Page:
Enote 22 – Charm Tong in Washington

November 22, 2005

A little dusting of snow in the hills around Hamilton has prompted Liz and I to start planning more aggressively for our trip to Asia. We have our visas, tickets and itinerary. It remains for us to communicate with our students, project leaders and those coming with us, to setup detailed schedules and appointments.

Question:
Do you find substantial differences between the different ethnic groups in Burma?

Answer:
Yes indeed. For example, I have remarked on the hospitality and friendliness of the Karen people. The Chin people in India are very fractious do not easily work together on common projects. We are doing quite a bit of "development" work in bringing Chin Women's groups to understand responsible ways of dealing with us and those in their care.

Notes from a conference in Washington

Charm Thong with President BushLiz and I attended a conference on October 26 at the Brookings Institution with many colleagues, NGO workers, government officers, and a few refugees from Burma. One was Charm Tong, a young woman who fled Burma some years ago. She been very active in promoting the cause of Human Rights particularly among Shan women. In 2002 working with SWAN, the Shan Women's Active Network, she help to write "License to Rape" which documents systematic abuse of Shan women by the Burmese military. She presented an update on the situation there at the conference. Later she was fortunate to have a meeting with President Bush to plead the cause of her people and all people of Burma. (I suppose I should add that the Brackett Foundation supports two of her sisters in university in Thailand. I should also add that I did not take this picture, but I did see it from more than one source on the internet.)

Woman with ChildAn interesting panel discussion brought together Peter Yeo, US House Committee on International Relations, Heng Chee Chan, Ambassador from Singapore to the United States, and Jared Genser, of DLA Piper Rudnick Gray Cary a global law firm. Peter Yeo expressed the standard position that the US is interested in having ASEAN, the association of south eastern Asian nations, put increased pressure on Burma to change their deplorable behavior towards their people, and to deal seriously with the forces of democracy in Burma. Jared Genser discussed a report commissioned by Nobel Laureates Desmond Tutu and Václav Havel , and prepared by his firm calling to the UN Security Council for action on the Burma issue. Heng Chee Chan made clear that from the point of view of most if not all of the nations in ASEAN, pressure would be counterproductive, and have the effect of increasing the already strong isolation of Burma from the society of free nations. For an American who impatiently looks for solutions to the long standing problems of that country, it was an instructive debate. The picture is taken from the cover of the report "Threat to Peace" discussed by Jared Genser. If you are interested in a copy of this document, you may contact Jared Genser, Esq.; DLA Piper Rudnick Gray Cary US LLP; 1200 Nineteenth St., NW; Washington, D.C. 20036-2412.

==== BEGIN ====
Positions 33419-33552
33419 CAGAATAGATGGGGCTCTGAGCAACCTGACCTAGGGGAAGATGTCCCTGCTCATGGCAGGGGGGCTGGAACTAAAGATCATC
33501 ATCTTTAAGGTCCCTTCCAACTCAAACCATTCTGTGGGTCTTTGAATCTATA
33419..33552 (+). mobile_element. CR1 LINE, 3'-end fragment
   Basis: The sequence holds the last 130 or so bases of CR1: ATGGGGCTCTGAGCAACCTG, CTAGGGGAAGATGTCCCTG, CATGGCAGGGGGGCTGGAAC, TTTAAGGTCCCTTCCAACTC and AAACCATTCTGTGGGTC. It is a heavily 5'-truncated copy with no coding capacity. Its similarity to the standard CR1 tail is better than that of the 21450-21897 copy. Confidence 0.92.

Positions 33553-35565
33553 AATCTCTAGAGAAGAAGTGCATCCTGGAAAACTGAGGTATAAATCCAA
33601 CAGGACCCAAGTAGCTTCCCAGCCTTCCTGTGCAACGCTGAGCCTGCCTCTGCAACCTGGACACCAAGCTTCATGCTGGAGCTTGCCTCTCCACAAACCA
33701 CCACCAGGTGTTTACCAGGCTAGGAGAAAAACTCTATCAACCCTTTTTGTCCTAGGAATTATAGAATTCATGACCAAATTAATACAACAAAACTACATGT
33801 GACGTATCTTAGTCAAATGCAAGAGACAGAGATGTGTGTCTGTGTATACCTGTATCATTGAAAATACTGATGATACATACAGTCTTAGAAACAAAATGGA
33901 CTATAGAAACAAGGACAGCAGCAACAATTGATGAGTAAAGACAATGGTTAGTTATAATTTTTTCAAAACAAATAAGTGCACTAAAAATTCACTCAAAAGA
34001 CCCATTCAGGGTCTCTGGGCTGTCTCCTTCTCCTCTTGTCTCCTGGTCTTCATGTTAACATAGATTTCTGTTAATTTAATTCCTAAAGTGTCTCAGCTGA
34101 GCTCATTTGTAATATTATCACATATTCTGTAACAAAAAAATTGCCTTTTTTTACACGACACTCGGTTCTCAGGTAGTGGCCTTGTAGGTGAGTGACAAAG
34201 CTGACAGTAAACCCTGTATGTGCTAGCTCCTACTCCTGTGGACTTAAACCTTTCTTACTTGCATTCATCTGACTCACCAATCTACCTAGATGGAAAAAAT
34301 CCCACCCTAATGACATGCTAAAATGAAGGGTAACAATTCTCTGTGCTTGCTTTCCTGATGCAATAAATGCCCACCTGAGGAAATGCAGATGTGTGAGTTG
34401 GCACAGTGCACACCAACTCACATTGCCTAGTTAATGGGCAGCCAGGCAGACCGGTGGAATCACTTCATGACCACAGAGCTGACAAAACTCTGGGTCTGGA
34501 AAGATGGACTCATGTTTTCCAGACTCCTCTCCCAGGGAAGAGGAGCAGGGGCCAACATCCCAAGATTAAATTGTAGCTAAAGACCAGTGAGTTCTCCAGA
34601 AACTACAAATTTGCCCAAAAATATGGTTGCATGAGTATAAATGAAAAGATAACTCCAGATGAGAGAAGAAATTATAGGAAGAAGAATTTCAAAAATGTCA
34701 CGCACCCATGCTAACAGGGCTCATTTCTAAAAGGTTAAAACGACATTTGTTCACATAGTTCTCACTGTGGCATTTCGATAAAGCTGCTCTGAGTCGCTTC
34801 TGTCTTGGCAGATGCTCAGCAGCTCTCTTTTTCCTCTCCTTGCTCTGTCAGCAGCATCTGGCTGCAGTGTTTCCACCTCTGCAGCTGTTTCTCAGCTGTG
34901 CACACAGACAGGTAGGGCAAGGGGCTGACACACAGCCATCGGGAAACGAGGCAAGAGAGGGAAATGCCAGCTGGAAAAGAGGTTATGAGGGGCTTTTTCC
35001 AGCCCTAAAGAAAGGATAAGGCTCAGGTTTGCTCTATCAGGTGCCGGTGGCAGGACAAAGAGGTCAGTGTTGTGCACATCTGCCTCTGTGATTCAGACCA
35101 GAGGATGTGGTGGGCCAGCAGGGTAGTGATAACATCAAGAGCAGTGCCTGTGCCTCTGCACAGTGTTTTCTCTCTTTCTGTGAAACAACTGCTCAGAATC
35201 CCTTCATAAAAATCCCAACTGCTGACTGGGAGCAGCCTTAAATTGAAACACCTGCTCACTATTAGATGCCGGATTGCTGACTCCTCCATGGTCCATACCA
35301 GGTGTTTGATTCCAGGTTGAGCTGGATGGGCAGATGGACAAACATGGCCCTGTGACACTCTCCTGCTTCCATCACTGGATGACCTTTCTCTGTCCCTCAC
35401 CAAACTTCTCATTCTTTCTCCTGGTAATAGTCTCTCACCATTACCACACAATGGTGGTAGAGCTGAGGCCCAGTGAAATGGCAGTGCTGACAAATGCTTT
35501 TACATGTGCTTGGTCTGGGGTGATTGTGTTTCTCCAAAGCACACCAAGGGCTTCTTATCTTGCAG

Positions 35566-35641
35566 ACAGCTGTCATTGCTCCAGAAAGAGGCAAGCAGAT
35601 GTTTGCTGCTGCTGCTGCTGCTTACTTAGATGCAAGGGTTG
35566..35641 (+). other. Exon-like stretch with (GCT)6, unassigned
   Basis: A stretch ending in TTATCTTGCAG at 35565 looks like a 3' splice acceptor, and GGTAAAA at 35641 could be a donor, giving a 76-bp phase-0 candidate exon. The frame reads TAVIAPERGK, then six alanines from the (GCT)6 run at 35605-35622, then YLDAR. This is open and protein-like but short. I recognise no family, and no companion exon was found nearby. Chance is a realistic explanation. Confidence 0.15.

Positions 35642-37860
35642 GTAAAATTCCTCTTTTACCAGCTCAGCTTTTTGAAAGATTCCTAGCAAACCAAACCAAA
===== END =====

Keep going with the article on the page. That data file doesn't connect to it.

October, November Activities

  • Oct.–Nov.: Receiving and processing donations from our annual fund drive. (If you have given to us yet this year, please make your gift as soon as you can.)
  • Oct. 23: Visited First Parish Church in Weston, Massachusetts. Tom discussed the origins and motivations of the Brackett Foundation, and Liz gave a picture discussion of refugees to the church school children.
  • Oct. 26: Attended a conference on "Burma: Looking Forward" in Washington, D.C.
  • Early Nov.: Formulating plans to meet with the Open Society Institute in New York city, to discuss common interests in education for refugees.
  • Nov. 1: Attending a conference on "Non-Profit Best Practices" in Syracuse.
  • Nov. 10-12: Submitted letters of enquiry to the Bill & Melissa Gates Foundation, the Global Children's Fund, and the Omidyar Network, concerning cooperation to help Chin children in Mizoram.
  • Nov. 14: Met with Maureen Aung-Thwin of the Open Society Institute to discuss possibilities for cooperation to help the Chin people in Mizoram State India.

 

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